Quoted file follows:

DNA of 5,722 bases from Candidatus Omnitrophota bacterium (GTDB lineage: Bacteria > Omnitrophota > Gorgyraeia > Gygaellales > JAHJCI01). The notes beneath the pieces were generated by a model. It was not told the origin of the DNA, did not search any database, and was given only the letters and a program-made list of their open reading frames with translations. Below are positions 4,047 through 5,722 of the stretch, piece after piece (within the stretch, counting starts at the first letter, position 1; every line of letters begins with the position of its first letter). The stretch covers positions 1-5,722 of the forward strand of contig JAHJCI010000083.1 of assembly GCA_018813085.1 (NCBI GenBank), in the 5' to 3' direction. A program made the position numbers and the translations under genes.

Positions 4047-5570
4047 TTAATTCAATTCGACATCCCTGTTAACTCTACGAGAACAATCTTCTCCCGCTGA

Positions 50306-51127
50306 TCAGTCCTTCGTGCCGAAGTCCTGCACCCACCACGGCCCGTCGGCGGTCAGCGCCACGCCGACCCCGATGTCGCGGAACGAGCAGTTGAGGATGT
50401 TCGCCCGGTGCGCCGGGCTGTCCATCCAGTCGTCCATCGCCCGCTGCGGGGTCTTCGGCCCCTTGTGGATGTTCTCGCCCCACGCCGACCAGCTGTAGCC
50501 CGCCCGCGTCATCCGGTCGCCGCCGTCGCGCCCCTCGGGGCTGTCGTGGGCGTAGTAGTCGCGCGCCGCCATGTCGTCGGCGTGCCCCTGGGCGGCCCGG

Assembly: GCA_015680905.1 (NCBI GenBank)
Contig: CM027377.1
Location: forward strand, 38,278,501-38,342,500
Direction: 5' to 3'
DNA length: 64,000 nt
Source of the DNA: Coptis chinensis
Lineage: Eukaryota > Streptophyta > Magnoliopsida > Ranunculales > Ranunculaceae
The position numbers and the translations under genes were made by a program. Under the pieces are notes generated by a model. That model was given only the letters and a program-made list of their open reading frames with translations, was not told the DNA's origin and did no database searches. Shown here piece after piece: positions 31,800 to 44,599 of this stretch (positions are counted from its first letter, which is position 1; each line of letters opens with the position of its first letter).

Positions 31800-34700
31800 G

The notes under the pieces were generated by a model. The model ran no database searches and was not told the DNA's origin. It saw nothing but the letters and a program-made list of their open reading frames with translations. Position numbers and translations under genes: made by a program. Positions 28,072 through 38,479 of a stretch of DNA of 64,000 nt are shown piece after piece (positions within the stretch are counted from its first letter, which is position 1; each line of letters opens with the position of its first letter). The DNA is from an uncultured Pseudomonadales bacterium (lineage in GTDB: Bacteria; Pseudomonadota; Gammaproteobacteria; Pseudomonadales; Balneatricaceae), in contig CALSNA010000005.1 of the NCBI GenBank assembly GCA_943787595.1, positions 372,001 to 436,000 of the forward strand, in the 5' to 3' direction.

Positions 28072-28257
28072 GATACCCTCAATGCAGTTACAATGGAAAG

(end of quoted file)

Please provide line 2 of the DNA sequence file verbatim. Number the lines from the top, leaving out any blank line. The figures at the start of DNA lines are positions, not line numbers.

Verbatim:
Positions 4047-5570